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while washington took the oath of office, two states -- new york and virginia -- were agitating for a new constitutional convention. in the words of james madison and george washington, they were terrified of this prospect. they believed that it would be infiltrated by enemies of the new government and that the constitution would be scrapped and done away with and that our union would be fractured, never, ever to come together again. the book then goes into the french and indian world which was a conflict in the new world and europe, perhaps the first true world war we've ever had, between the french, the english and their allies. the english expelled their opponents from continent, but aa consequence what they did was a check that kept their colonists in terror. free from the threat of the french, the american colonists were not so reliant on great britain. great britain also tried to shoulder some of the enormous costs of this onto the colonies.
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what followed was a rising cycle of taxation, resistance, followed by oppression where we ended up in a revolution against great britain. both madison and monroe played important roles in the revolution. james monroe was a student at the college of william and mary when hostilities began. as a student, he wasn't excited by latin or grammar, he was out drilling on the college queen at william and mary with his compatriots. the governor of virginia, lord dunmore, the royal appointee, seized the gun powder. nobody bought his excuse which was that he was fearing a slave revolt. that ratcheted up hostilities to the point where james monroe and his compatriots raided the governor's mansion which is still there today. monroe was then sent north to new york to join with george washington's army, and he would serve with washington in many theaters of the war, places like valley forge, germantown, the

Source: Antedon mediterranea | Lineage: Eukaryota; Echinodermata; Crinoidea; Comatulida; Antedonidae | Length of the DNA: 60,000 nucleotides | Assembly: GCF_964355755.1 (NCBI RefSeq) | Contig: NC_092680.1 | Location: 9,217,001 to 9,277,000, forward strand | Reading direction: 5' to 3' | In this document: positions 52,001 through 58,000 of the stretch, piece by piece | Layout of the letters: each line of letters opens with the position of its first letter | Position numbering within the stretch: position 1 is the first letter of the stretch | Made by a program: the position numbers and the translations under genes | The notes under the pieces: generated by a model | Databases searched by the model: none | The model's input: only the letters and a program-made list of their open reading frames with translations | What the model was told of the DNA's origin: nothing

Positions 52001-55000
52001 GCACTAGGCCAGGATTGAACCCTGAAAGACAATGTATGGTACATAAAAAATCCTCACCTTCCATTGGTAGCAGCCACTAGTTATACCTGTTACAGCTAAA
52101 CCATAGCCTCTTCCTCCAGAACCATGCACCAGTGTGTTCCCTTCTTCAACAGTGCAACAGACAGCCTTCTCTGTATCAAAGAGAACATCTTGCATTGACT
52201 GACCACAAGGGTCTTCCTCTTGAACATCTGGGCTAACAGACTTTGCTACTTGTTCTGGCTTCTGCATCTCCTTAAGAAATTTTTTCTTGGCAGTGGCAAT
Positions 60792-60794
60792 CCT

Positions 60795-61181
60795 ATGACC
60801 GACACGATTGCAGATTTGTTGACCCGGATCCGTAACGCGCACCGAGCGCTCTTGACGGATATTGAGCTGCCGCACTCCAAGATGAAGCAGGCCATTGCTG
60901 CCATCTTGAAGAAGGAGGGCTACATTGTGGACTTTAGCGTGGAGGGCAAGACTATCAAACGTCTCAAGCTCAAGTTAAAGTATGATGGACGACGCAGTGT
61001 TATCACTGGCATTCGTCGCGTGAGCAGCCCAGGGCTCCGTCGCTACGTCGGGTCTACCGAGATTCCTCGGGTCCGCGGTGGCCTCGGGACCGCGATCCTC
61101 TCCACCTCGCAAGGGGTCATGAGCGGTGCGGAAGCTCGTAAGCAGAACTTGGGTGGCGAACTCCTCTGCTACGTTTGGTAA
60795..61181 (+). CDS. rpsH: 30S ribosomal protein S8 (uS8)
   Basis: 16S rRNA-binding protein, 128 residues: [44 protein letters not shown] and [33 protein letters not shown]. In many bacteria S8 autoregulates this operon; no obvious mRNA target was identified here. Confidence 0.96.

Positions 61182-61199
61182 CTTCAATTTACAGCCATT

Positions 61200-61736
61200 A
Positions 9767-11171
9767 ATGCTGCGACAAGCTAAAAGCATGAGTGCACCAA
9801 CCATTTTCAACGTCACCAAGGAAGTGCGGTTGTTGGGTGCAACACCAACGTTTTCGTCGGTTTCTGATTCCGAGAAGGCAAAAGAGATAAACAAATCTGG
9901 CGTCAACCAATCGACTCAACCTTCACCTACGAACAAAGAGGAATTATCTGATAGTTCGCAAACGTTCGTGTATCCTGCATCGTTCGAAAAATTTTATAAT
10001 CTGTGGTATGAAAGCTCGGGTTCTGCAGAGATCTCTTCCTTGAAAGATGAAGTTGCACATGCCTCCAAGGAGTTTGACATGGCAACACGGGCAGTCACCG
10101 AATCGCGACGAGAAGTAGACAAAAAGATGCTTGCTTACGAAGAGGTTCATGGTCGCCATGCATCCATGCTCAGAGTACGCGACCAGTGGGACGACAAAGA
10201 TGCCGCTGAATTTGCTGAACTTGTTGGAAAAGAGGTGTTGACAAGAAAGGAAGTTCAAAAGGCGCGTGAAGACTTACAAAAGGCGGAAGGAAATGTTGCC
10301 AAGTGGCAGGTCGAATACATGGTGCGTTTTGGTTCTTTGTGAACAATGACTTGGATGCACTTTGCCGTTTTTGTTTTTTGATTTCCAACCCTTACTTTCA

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philadelphia campaign, and most importantly, the battle of trenton. we all know this famous portrait of george washington crossing the delaware and going over to face the hessians who were not expecting it. monroe led a vanguard of men across the river in that important battle. their job on the morning before the war was to secure the street heading into town so that no one would be able to alert the british and their allies as to what was about to happen. it was christmas, there'd been some revelry, they thought the hostilities had ceased for the season, and they were unprepared for the attacks. in the process, james monroe and his men alerted a doctor, they woke him up, he started cursing at them because he thought they were british. when he realized they were patriots, he told them, i, too, am a patriot, and it seems something is going to happen tomorrow, and i'm going to go with you because i may be able to save some poor soul. well, that poor soul turned out
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to be james monroe. he charged the cannons, was struck down by a bullet and would have bled out right there in the street before trenton had it not been for the doctor. this is one of two incidents in the book where james monroe narrowly escapes death. one of the things i focused on was just how precarious everything that happened really was and how seemingly small and minor and unrelated events conspire to make great events happen on the stage of history. during the revolutionary war, james madison served in the u.s. congress. when he arrived in congress, he found an absolutely ruinous state of affairs. i know it's nothing like you could imagine today, but -- [laughter] the congress had already taken an enormous, crippling national debt. when congress had exhausted its revenue and sources of credit, they simply started printing money and giving it out to people. [laughter] thank goodness our leaders today are too wise to do this. [laughter] i think it's really telling that